Kitchen Safety Tips for Someone with Alzheimer's
Remove spices or medicines from the counter tops and keep cleaning supplies in a locked place.
Remove scissors and knives from counter tops and drawers. A person with Alzheimer’s may hurt himself or others with these dangerous items.
Remove all items that cause confusion.
Disguise the garbage disposal switches.
Put all the garbage out of sight.
Put labels on the cabinets.
Install a shut-off valve (for a gas stove) or a circuit breaker for an electric stove so you can disable it when you leave the kitchen.
Remove burner knobs and tape the stems or install knob covers.
Use a lock-out switch on the electric range so it can’t be turned on except by you.
Use an aluminum cover over the top of the stove, or use burner covers.
Replace the pilot on a gas stove with an electric starter.
Lock the oven door.
Use safety latches on doors and cabinets.
Install gates, door, or Dutch doors so the kitchen can be closed off but you can still see and be seen.
Install an automatic turn-off on the faucet.
Install a governor on the hot water faucet (or turn down the valve under the sink) to control the amount of water that can be used.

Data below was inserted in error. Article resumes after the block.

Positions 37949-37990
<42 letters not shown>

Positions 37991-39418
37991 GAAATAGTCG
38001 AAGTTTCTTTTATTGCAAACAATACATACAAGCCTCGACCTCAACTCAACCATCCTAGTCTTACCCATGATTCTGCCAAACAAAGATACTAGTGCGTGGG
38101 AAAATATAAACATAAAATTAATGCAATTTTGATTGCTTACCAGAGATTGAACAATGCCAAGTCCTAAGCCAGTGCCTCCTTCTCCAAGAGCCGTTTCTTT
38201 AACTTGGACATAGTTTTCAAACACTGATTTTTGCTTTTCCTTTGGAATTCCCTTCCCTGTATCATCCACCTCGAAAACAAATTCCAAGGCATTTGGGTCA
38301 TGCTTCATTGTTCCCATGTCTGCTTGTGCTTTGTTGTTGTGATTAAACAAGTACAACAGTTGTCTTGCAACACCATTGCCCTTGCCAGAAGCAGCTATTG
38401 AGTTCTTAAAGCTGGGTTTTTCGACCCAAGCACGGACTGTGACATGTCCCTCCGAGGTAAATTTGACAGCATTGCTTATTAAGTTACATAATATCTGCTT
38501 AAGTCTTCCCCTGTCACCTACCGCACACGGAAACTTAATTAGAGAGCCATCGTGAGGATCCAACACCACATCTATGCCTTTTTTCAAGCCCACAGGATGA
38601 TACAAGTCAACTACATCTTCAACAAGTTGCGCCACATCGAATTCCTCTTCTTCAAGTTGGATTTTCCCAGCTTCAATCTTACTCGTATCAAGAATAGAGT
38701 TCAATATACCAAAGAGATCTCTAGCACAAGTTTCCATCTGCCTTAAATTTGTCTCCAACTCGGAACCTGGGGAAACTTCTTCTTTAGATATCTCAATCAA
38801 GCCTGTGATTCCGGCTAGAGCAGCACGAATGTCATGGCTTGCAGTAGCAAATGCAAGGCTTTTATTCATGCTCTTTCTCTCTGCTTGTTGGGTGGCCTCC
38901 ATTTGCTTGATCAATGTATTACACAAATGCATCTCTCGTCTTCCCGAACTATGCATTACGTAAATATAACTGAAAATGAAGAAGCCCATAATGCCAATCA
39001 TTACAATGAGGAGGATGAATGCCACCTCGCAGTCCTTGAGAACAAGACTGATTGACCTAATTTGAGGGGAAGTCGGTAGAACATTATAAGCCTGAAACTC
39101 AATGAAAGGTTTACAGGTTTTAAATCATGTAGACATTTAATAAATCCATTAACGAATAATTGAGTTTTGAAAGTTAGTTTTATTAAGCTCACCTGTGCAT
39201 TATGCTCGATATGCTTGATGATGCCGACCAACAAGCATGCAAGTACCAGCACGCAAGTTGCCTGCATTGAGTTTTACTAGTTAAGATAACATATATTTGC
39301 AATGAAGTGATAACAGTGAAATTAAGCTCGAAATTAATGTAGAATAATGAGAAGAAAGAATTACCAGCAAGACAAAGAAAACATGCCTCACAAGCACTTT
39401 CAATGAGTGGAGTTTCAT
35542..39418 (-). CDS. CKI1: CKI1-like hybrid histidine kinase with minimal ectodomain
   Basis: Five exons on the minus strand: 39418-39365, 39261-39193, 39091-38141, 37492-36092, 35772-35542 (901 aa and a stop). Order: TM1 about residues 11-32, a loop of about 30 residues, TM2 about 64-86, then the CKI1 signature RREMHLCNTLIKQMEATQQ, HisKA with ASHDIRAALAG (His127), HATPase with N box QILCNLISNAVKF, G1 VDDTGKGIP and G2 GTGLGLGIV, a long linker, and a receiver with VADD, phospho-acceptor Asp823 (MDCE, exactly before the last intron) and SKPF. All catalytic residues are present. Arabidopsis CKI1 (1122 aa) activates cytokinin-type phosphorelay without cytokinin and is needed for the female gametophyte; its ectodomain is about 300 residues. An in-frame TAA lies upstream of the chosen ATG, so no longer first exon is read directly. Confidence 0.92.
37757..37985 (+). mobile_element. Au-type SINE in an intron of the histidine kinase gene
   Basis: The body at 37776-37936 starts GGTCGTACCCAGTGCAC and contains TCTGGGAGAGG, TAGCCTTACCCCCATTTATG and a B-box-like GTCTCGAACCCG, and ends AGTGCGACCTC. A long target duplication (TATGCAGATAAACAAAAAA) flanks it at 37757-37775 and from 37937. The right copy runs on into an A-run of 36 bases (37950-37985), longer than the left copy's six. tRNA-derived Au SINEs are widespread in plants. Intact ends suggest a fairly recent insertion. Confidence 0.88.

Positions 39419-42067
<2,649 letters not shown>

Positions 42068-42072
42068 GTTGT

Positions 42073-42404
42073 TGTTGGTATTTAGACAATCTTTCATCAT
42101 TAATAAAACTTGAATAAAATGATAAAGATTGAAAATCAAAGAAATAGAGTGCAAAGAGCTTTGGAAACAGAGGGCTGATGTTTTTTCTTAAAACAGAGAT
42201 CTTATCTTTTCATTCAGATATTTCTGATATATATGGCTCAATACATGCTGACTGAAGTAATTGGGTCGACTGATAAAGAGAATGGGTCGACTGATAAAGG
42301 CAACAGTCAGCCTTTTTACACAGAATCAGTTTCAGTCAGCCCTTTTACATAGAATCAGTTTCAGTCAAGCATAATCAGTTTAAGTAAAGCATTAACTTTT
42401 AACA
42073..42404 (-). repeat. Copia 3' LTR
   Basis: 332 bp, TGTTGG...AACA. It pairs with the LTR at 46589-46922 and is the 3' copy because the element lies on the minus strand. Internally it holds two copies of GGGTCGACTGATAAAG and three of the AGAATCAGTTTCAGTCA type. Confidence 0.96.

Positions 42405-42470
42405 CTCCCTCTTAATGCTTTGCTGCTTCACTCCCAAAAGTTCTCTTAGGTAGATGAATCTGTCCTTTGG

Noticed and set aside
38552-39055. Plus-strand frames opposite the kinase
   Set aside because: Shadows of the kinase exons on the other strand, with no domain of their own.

For a faucet spout that swings outside the sink itself, install a brace that keeps water in the sink at all times.
Hide or get rid of dangerous small appliances.
Turn off appliances by unplugging them, turning off circuit breakers, or removing fuses. Install smoke detectors (but not near the stove).
Use an electric teakettle that has an automatic shutoff.
Use a single-lever faucet that can balance water temperature.
Provide an area away from the knife drawer and the stove where the person in your care can help prepare food.
Ask the gas company to modify your stove to provide a gas odor that is strong enough to alert you if the pilot light goes out.
Provide a step stool, never a chair, to reach high shelves.